Three Challenging Kettlebell Exercises

A good strength and conditioning program should focus primarily on full body exercises that help target weaknesses in strength and mobility while increasing power and athletic conditioning to help us with both sports and everyday life movements.

Most of the time training should be skill building based where the movements are basic and deliberately done; on occasion there is also a time to challenge oneself in the gym.  You can do this by adding more weight and going for a personal record, pushing yourself through a conditioning circuit and trying exercises that are downright unbearable. 

In this article and video, I give you some of my favorite tough kettlebell exercises that will challenge you in new ways.  Now the goal is to perform them with good form and these exercises do not need huge weight to be effective.  Add one exercise to try each week or throw one into a circuit and get ready for that feeling of accomplishment.

Double Kettlebell Thruster:

A Thurster in the strength and conditioning world is simply a squat to overhead press.  I like this movement not only because it is a full body movement, but it also teaches your body to transfer energy from your legs, through the core and ultimately the upper body as so much of life’s movement is the ability to transfer power in this manner.  The double kettlebell version is as tough as you can get, adding a core stability challenge with the two independent weights, which is quite different that the single kettlebell version.

To perform the double kettlebell thruster, rack two kettlebells up by the chest.  Start with the squat, keep your chest up, eyes forward and break at the hips and sit into the squat. 

When you get a stretch in the hips and leg muscles, squeeze your leg muscles, drive your feet through the floor and stand up strong until the hips are underneath you.  As the energy from the squat makes its way upward through the hips and core, use it to use your lats to press the kettlebells strongly overhead.  Bring the kettlebells back to the rack position and begin your next repetition.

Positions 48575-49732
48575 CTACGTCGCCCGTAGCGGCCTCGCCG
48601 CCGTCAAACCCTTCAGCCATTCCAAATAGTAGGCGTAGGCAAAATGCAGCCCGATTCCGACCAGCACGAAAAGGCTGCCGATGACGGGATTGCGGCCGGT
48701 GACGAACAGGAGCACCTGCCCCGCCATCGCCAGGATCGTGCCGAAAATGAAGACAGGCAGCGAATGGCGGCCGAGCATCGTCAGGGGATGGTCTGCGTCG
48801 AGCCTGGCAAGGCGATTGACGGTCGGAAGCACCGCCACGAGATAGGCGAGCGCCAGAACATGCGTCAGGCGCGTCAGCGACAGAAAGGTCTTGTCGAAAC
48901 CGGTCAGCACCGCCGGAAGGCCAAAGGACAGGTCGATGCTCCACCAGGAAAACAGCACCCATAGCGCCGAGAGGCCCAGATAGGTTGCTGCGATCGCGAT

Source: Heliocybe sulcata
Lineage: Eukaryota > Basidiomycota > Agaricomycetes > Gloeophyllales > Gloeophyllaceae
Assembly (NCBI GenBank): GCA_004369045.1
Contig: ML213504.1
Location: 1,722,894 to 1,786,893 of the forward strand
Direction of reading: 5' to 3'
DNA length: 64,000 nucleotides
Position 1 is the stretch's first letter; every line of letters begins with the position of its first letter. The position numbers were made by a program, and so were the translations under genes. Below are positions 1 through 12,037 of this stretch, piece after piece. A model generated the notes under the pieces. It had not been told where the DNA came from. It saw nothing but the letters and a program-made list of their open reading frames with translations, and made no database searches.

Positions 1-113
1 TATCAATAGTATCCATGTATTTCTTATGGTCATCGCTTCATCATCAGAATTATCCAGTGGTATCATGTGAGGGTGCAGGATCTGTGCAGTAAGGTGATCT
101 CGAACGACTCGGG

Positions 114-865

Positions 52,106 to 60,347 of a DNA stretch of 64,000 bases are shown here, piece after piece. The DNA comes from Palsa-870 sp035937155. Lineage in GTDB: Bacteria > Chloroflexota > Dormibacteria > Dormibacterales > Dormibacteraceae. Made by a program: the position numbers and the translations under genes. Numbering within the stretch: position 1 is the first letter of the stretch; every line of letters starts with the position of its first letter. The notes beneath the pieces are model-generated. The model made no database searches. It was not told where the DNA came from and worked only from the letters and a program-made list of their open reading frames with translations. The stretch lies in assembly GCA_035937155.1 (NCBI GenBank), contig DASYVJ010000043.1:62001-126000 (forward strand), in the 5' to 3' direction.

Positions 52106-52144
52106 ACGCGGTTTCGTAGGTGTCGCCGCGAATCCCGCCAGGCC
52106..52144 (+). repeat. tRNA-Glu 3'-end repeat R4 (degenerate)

Kettlebell Burpee:

Another full-body favorite, the Kettlebell Burpee, focuses on leg strength, conditioning and complete body movement.  Life involves legs and they need to be strong and able to work repeatedly. 

To perform the kettlebell burpee: set two kettlebells just outside your feet.  Grab the handles and shoot both legs back behind you and end up in a low push up position. 

Perform your push up and at the top pull your feet back together between the kettlebells; you should now be in a deadlift position. 

Deadlift the kettlebells up then set them down and repeat the sprawl. 

Kettlebell Figure 8 Swings:

Kettlebell swings are great for power transfer and conditioning.  This variation is perfect for athletic performance because the way the kettlebell moves mimics the hip rotational transfer of power needed for rotational strength and power production. 

To perform this swing, you need to be proficient with the 1-arm kettlebell swing. I like to hold the handle offset so there is room to grasp the handle on the transfer through in the backswing.

Swing it through the legs in a backswing and with the free hand grab it behind the legs and swing it around and back (like and uppercut) in front of the body making sure you use your hips and fully extend them. 

At the top of the swing [you can stop it with the free hand and] direct it into the backswing and repeat with the other hand. 

I realize that some of these exercises are dynamic in nature and may be hard to grasp through descriptions and still photos, so I made a quick video describing everything above.

Remember the beauty of these movements is that they challenge us to better ourselves and are easily added in conjunction with all your other training.